Competing for space

Companies race to manufacture ZBLAN optical fiber in the microgravity environment of low-Earth orbit
01 January 2021
By Gwen Weerts
International Space Station
Artist's rendering of the International Space Station. Over any six-month period, the ISS has up to 250 science experiments taking place on board.

In 2016, Made in Space announced a partnership with ThorLabs to manufacture optical fiber in low-Earth orbit (LEO) aboard the International Space Station (ISS). While many people could have seen it as a gimmick, if successful, it could represent a possible goldmine, and one with multiple prospectors. At this moment, there are three companies—Made in Space, Physical Optics Corporation (POC) and Fiber Optics Manufacturing in Space (FOMS)—with fiber draw towers on ISS, and in 2020, two more—DSTAR and Apsidal—saw their proposals for in-space optical fiber production selected by NASA. They all have plans to make a commercially viable product. In space.

Whereas the bulk of optical fiber that currently powers our connected world is made from silica, these companies are all investigating the production of ZBLAN fiber. ZBLAN is a fluorinated optical fiber composed of zirconium, barium, lanthanum, aluminum, and sodium. With a broader spectrum that can offer 10 to 100× signal loss reduction as compared to silica fiber, mass-produced ZBLAN would be a boon for communications. However, production of ZBLAN on Earth, under the influence of pesky gravity, results in imperfections in the crystal lattice of the fiber that cause significant transmission losses. Work by NASA in the 1990s indicated that manufacturing ZBLAN in microgravity could eliminate those imperfections and unlock its commercial potential for use in medical devices, high-power lasers, and ultrafast data transmission.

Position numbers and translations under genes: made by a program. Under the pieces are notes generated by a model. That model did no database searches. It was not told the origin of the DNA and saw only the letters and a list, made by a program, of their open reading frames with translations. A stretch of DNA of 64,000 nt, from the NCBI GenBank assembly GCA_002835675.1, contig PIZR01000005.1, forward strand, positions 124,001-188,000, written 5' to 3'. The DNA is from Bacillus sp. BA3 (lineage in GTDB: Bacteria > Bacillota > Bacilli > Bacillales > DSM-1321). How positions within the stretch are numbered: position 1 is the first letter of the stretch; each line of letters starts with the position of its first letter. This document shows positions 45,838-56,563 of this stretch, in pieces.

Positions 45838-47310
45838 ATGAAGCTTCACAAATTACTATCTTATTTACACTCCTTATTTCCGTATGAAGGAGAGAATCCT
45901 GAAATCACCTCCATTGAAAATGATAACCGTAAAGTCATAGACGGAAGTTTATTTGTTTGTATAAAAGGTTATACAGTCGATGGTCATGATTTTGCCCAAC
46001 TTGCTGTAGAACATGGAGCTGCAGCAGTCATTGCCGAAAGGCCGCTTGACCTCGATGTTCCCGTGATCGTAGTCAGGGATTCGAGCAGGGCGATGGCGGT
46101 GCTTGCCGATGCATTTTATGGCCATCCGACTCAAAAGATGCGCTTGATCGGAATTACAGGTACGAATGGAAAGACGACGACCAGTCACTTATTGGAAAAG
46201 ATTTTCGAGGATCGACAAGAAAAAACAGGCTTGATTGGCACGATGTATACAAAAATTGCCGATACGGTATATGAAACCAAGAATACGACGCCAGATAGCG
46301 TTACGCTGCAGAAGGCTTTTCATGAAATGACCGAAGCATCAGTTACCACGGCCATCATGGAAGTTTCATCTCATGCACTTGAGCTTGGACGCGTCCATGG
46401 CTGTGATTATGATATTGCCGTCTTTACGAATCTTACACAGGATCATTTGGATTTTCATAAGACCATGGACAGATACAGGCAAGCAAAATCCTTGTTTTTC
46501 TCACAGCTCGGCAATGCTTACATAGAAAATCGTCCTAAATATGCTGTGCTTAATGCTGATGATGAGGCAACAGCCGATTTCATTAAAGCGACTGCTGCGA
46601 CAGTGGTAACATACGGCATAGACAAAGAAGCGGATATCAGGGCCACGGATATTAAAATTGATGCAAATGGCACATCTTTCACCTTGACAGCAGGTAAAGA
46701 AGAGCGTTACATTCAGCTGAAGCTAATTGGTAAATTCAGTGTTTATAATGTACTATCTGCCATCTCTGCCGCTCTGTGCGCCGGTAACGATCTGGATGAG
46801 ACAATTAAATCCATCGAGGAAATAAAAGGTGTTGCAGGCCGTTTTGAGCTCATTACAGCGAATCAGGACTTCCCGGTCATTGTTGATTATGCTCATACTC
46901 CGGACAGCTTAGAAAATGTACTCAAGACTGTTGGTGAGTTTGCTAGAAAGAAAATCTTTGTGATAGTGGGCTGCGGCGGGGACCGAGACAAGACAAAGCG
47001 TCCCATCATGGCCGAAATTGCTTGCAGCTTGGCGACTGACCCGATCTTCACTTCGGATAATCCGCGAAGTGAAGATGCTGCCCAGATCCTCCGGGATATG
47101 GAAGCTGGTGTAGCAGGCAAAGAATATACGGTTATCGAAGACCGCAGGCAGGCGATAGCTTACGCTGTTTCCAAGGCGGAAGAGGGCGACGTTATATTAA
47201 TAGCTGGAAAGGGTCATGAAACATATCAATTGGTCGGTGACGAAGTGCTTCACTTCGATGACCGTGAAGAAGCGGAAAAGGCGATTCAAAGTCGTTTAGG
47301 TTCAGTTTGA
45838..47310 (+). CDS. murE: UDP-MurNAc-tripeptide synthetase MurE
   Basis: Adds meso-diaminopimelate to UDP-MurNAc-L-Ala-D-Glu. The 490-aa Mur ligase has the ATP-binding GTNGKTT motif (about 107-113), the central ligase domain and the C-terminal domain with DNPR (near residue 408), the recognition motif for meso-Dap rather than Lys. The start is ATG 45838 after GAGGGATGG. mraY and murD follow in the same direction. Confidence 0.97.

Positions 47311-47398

Which brings us back to the ISS. Over any six-month period, the ISS has up to 250 science experiments taking place on board, ranging from 3D-printed human tissue to growing lettuce. Those experiments are confined within gloveboxes (closer in visual to a NICU incubator than a vehicle's glovebox) or microwave-sized modules known as lockers that are mainly autonomous in nature. Several of those lockers and gloveboxes currently aboard the ISS contain fiber draw towers specially designed by POC, FOMS, and Made in Space.

These companies have spent the past few years iterating on and perfecting their draw towers. Howard Warner III, VP and general manager of integrated systems at POC, says that they're currently on the design and development phase of their third fiber optic production machine, which, having already proven the ability to manufacture high-quality fiber in microgravity, is now focused on increased automation. They ultimately need a production line in LEO that requires minimal human interaction. Their goal is to be able to produce tens or even hundreds of kilometers per month.

"As we look ahead, I think from a fiber optic perspective, we're looking at a five-year timeline before full-rate production. We're looking at 2025, and we'll use that time to work on defining the marketplace and supply chains," says Warner.